Folk, Fantasy and Performance -

The history of Fairytale

The Elven Throne of Thorsagon – the Fantasy Musical takes us on a magical adventure of sound to experience a cross between a musical and a rock opera with sounds ranging from mystic folk to metal. The main character, Vicky, longs to break out of the routine of her everyday life. An old man recommends a place to her that she should see at all costs – and so Vicky begins an adventure that takes her from the human world, or what’s known as the other world, deep into the mysterious kingdom of Thorsagon. With the forest elf Liora at her side, she has to face the inscrutable magician Razar – will she be able to save Thorsagon from a dark fate?

The mystic folk ensemble Fairytale has put its heart and soul into this exciting foray into the world of musicals and demonstrates exceptional musical flair. The songs from The Elven Throne of Thorsagon were written by Laura Isabel Biastoch and Oliver Oppermann who collaborated closely with renowned playwright Karl-Heinz March (known for his children’s musicals Lauras Stern, Der kleine Vampir and others). The upshot is an enthralling musical experience that should inspire young and old alike. Fairytale has already received rave reviews for their second album entitled Autumn’s Crown and toured as a support group for folk scene stars like Moya Brennan, Blackmore’s Night and The Dublin Legends. Now the group’s ready for a very special challenge.

“We were already toying with the idea of a musical before Autumn’s Crown was produced. We met Karl Heinz March at the Kulturbörse show in Freiburg 2017, where we talked about our story-based concerts and developed the idea of a fantasy-based musical,” says Oliver Oppermann, who wrote the plot for the musical. His band colleague Laura Biastoch, who plays the protagonist Vicky in the musical, knows a lot about the multifaceted preparation required for the start of the musical: “Of course, a musical like this takes up a lot of time. Alongside the rehearsals, we also have acting and singing lessons, practise stage fights and there’s still plenty more aspects to come. Then we often have to try on costumes or we’re busy building the set. Nevertheless, the rehearsals for our story-based concert and the Fairytale concerts continue. When we’re not touring with the musical in the autumn, we’ll be touring with Fairytale. I think the two are perfect matches. Both are mutually beneficial and help us as a band too. We’re growing and learning a lot right now and see each other almost every day.”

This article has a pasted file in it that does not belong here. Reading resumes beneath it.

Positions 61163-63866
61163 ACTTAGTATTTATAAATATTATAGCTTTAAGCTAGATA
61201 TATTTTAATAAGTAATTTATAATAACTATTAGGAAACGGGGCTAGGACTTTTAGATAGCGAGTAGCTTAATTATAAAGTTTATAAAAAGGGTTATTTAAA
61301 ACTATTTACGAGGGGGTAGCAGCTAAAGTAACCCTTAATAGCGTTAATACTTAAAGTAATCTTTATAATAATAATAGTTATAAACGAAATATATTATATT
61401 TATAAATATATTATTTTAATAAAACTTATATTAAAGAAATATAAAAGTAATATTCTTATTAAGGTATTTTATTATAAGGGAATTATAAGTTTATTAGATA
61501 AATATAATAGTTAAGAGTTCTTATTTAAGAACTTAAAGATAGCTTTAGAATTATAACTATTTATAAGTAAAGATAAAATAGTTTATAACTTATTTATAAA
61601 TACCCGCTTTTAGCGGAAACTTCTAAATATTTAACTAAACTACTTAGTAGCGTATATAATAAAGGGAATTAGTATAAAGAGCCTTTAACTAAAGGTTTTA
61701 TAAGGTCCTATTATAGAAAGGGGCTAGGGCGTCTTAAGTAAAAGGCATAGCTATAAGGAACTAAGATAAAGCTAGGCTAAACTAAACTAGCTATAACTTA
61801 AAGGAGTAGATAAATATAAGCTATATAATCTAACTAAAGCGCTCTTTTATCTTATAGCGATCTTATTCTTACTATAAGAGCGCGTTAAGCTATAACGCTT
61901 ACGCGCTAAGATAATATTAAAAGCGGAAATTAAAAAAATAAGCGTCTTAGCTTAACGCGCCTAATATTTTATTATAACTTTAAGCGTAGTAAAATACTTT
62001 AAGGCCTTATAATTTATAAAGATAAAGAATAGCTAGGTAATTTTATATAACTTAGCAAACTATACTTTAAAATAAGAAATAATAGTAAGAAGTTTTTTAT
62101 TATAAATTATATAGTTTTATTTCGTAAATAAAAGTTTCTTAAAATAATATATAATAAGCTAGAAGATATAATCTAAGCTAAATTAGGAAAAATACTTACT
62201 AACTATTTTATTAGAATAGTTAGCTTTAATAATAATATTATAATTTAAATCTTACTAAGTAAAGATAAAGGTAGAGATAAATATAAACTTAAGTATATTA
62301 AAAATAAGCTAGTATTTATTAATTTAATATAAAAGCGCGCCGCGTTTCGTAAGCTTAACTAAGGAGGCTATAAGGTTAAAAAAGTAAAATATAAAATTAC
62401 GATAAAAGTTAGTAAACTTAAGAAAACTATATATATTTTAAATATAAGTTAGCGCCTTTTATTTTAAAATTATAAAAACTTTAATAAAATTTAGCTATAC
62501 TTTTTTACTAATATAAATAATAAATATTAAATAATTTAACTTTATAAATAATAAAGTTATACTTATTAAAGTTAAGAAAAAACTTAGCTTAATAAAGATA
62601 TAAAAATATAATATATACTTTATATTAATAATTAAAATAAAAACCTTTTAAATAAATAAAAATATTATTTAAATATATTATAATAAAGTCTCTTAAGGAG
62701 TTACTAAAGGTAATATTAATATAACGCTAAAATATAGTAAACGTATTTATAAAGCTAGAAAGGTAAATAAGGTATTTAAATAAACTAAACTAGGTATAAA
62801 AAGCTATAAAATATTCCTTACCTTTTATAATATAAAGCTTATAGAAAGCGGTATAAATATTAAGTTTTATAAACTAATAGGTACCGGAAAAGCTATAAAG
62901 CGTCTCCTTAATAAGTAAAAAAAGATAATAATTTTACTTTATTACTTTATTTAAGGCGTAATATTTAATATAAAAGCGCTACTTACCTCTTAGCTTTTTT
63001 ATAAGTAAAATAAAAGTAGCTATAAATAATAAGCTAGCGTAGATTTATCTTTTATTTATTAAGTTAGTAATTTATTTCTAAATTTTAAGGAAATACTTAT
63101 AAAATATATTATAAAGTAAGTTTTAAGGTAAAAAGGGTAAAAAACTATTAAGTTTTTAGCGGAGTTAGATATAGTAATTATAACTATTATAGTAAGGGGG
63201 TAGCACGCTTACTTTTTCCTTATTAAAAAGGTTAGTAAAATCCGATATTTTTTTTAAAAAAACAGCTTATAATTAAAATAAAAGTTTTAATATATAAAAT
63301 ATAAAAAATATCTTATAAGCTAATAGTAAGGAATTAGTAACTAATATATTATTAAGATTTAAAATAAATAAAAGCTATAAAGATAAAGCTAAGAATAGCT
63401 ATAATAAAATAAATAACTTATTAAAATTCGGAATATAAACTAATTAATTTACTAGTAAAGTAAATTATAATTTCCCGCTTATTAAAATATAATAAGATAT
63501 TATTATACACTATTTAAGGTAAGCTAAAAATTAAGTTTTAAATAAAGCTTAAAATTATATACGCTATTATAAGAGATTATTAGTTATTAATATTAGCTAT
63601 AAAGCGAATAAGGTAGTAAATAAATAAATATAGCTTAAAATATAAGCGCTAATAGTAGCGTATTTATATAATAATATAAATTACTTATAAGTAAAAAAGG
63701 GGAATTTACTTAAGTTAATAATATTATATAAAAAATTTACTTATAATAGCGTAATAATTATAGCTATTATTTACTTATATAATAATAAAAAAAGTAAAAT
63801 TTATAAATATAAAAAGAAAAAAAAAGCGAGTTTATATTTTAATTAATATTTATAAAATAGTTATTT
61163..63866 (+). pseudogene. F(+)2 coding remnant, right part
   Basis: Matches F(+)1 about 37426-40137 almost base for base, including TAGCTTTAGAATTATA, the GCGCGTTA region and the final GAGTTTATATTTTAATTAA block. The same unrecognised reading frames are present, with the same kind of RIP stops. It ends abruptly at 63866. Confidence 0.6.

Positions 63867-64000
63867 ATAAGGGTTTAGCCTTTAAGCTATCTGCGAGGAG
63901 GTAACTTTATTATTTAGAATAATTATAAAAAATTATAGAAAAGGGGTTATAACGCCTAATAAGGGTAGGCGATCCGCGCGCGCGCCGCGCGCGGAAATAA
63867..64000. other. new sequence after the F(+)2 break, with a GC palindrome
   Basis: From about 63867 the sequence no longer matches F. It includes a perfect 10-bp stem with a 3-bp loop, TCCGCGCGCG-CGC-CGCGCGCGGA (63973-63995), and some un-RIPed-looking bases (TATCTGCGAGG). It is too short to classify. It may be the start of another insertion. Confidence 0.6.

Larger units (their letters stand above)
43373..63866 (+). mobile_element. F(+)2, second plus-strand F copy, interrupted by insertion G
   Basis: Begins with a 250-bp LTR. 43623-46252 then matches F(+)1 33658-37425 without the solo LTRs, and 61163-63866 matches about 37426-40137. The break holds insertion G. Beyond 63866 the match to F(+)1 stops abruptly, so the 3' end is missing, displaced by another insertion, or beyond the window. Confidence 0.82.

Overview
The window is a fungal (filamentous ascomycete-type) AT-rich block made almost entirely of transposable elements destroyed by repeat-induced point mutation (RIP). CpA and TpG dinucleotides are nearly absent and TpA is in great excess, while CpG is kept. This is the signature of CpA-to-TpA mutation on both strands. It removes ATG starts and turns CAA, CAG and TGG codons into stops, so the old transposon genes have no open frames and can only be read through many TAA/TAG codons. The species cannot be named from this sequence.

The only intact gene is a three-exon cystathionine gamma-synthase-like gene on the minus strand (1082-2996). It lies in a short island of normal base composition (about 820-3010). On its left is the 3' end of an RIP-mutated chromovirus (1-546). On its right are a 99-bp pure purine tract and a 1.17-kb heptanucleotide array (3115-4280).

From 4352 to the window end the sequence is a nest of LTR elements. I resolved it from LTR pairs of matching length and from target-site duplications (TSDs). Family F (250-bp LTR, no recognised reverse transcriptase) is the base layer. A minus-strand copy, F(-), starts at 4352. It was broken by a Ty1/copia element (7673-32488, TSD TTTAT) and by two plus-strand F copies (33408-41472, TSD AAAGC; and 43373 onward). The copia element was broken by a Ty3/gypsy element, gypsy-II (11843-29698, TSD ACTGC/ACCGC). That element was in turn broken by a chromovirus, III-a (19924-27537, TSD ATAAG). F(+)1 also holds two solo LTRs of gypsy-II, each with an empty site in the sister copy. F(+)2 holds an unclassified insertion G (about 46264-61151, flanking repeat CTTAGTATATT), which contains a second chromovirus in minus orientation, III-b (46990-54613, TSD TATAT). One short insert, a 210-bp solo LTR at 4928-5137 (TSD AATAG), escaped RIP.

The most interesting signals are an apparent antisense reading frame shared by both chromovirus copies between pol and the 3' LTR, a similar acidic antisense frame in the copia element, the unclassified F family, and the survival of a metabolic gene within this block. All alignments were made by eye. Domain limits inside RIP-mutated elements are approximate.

Experienced playwright, Karl-Heinz March, doesn’t just confirm that the ambitious and classically trained members of Fairytale have talent but are also passionate about their joint project: “What’s so remarkable about Fairytale is that all those involved have always been open to new things. The special attraction of The Elven Throne of Thorsagon is that we combine traditional theatre and musical forms with music that’s rarely heard in concert halls, because we make use of the seeming polar opposites of folk and metal music. Berit Coenders (the forest elf Liora in the musical) explains that what’s special lies dormant in every person: “I think there’s a Vicky in all of us with a longing to discover whether there’s more to life. And that perhaps there’s an adventure waiting. Which is exactly why we read books and delve into a completely different world. We watch movies about hobbits and dragons, as well as different peoples fighting for an iron throne. In the past, when we were children, we created our very own world when we played on the playground or at home with simple figures. Why should we stop doing that? There’s something of the child in all of us. And that’s wonderful! There are no limits to our imagination.”

Especially in a world in which the battle cry for digitalisation has spread to every inch of our lives, this sort of fantasy musical appears to act like a beacon. “To the same extent that our everyday life is increasingly being encroached upon by digitalisation and technology, many people are longing for a brief chance to escape – and this little journey with us to Thorsagon has come at exactly the right time!” says Karl-Heinz March who can’t wait to see the finished result. Vocalist/violinist Berit summarises what her musical colleagues think: “Our musical brings together worlds, genres and people. We invite you to immerse yourself in a world of magic and adventure. And maybe this world isn’t as far away as you think…”